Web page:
Even as someone who knows a fair bit about the work of many of the habitués of Els Quatre Gats, I was very pleasantly surprised not only by the quality and range of the works in the Gothsland show, but also by some of the connections between artists whom I didn’t realize were friends. For example, the great Swedish painter Anders Zorn (1860-1920), who, like John Singer Sargent (1856-1925) and Joaquín Sorolla (1863-1923), was one of the most highly esteemed international society portrait painters of the turn of the previous century, just so happened to have been friendly with Casas, a fact of which I was previously unaware. Casas’ preparatory drawing for a portrait of Zorn is in the exhibition, and I’m still thinking about that relationship and want to do some more research on it.
We’re all aware that the Iberians had a great deal to do with the emergence of what we think of today as Modern Art – as exemplified by names like Picasso, Gris, Miró, and Dalí – but we forget that these 20th century artists didn’t simply emerge from a vacuum. Barcelona in particular, at the end of the 19th century, was an active supplier of artists and ideas involved in the wider European debate about the future of art. This is partly because Barcelona artists were frequently going back and forth to Paris – which at the time was the center of the art world – just like everyone else, and partly because international visitors came to see these artists, in turn. Thus, not only do we see Zorn depicted in the show, but we also see images of other international figures, such as the prominent American art collector and Chairman/Co-Founder of International Harvester Corporation Charles Deering (1852-1927) horseback riding on vacation in Spain, or the French composer Erik Satie (1866-1925) shivering in his freezing garret in Paris.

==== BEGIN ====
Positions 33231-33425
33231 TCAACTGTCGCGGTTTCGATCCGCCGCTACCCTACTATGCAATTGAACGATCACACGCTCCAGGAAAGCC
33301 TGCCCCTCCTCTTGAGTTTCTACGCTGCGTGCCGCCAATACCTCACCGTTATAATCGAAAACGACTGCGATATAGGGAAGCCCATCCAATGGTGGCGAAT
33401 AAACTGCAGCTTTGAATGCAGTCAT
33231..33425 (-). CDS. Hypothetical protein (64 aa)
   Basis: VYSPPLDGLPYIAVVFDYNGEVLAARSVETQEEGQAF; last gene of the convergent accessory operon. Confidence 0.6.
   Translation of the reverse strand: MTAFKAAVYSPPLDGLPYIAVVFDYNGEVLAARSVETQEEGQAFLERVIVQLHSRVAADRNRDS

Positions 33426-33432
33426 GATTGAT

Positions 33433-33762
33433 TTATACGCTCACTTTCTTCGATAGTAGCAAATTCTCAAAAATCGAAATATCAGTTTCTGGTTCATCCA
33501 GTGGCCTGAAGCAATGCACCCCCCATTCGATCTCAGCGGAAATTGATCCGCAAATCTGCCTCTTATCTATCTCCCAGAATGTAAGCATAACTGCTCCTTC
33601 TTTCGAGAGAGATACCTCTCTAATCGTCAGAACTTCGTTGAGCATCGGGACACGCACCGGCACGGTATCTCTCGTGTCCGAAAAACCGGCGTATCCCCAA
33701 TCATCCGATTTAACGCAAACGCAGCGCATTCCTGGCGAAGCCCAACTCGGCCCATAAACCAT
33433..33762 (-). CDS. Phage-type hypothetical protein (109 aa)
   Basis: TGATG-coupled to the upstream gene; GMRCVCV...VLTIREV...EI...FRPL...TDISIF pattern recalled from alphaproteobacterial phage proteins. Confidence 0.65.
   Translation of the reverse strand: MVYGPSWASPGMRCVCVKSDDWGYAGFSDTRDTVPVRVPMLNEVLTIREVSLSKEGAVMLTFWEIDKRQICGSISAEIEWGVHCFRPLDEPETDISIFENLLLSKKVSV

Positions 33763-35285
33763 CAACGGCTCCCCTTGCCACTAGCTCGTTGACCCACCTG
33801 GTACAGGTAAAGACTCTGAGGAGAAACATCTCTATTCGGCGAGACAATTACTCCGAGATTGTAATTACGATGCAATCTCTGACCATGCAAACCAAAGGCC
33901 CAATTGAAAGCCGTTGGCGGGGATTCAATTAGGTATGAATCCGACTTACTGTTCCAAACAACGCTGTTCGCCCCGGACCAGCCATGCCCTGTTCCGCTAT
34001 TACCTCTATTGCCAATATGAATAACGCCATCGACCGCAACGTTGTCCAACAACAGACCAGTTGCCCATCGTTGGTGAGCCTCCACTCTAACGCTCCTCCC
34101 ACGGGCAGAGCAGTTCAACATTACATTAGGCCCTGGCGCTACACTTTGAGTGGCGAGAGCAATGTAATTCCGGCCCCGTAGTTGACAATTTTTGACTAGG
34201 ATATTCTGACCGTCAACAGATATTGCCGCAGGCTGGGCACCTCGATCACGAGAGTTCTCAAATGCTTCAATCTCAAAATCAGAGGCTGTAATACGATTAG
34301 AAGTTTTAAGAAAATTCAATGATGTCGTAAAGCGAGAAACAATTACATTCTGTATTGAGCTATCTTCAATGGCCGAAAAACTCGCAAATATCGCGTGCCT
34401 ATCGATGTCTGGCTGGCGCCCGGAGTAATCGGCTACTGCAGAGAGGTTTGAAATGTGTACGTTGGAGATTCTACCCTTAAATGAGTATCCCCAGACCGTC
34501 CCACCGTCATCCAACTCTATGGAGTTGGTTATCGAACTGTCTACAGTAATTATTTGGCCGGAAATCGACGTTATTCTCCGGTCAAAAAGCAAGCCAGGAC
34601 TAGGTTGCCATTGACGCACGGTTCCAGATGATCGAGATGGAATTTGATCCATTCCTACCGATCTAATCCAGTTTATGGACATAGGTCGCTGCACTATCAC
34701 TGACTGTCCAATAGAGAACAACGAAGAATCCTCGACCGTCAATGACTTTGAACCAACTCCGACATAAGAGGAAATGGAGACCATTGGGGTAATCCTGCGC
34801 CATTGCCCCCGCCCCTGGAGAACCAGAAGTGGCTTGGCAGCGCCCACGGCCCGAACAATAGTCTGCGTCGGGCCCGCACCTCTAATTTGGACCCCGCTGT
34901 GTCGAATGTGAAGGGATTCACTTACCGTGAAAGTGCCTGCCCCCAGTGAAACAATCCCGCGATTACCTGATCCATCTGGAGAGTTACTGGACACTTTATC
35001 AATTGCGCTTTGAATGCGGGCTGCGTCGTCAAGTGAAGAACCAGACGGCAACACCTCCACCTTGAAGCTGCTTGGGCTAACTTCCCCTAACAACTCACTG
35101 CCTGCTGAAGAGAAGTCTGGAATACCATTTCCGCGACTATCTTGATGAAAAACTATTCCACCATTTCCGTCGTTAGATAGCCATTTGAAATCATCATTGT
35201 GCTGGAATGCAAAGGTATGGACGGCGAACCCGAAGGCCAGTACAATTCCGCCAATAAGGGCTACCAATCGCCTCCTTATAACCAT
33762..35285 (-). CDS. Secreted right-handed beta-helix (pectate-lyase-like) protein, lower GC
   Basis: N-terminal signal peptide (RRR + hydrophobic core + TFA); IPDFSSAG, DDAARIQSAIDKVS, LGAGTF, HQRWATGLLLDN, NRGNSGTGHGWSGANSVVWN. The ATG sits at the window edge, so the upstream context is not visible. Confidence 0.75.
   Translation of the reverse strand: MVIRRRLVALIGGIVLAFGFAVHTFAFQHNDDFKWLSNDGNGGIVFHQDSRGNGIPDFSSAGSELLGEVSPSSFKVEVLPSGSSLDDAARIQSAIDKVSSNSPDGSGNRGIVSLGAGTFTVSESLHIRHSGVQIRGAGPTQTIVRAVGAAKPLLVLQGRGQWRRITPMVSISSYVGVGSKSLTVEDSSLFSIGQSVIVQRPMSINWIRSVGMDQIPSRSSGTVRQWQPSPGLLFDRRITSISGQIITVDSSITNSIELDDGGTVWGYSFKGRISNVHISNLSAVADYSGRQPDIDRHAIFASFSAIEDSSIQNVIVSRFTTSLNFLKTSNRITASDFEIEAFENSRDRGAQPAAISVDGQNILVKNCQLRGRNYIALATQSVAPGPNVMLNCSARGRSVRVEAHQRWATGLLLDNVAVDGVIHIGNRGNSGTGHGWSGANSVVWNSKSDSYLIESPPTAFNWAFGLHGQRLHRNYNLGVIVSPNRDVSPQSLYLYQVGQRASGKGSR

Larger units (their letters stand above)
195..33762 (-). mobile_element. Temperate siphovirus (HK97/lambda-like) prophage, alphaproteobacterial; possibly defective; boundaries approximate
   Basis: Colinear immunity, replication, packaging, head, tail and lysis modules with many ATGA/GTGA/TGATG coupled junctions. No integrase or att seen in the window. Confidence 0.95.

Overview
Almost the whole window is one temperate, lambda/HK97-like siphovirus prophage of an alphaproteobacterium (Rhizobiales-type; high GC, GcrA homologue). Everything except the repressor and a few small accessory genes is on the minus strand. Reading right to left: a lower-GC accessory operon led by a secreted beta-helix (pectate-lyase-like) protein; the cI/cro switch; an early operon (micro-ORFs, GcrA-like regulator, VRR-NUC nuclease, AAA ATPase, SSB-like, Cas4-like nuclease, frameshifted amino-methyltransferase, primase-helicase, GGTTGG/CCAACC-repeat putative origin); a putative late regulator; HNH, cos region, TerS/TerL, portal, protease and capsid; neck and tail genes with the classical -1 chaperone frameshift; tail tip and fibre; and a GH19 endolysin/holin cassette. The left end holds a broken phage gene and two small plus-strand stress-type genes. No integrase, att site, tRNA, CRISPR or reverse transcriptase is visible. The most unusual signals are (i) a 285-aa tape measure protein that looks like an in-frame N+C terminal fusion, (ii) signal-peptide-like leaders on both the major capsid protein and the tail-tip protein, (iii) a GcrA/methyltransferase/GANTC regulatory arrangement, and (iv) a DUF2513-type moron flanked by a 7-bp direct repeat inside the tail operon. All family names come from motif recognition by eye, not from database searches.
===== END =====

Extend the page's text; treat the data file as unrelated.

Closer to home, the exhibition features paintings by some of Catalonia’s greatest artists, many of whom are still virtually unknown outside of Spain or even Barcelona, who happened to frequent Els Quatre Gats during its heyday, such as two of my favorites: Isidre Nonell (1872-1911) and Joaquim Mir (1873-1940). There’s even a haunting drawing of Gaudí on his deathbed in 1926, sketched in person by his friend and assistant, the great caricaturist Ricard Opisso (1880-1966), which was published the day after the architect’s death in one of the Barcelona dailies. And for those of you with the wherewithal to afford such things, many of the objects in the exhibition are for sale: a very tempting prospect indeed.
Word of mouth about the show has been getting out, and visitor numbers to date have been quite impressive for a show that isn’t taking place inside one of the city’s main art museums. The organizers, particularly the gallery’s director and President of the Ramon Casas Estate, Gabriel Pinós Guirao, who is currently in the process of putting together the catalogue raisonné of Ramon Casas’ work – Volume 1 of (I believe) 5 is currently available at Gothsland – are happy to have visitors ask questions. He very kindly indulged me in a long conversation about art, and like the rest of his team is hopeful that visitors learn more about and better-understand the superb works of art that they are seeing at the gallery. I’d also hazard a guess that this is particularly the case for visitors from outside of Barcelona (or even Spain), since so many of these important, influential, and interesting artists deserve to be better-known and better-appreciated more widely than they are at present. Both as an introduction to the wealth of creativity that emerged from Els Quatre Gats, and as a jumping-off point for further reading and appreciation, this is absolutely a show you should visit if you get the opportunity.
“Barcelona and Els Quatre Gats” is at the Gothsland Gallery in Barcelona through February 28th.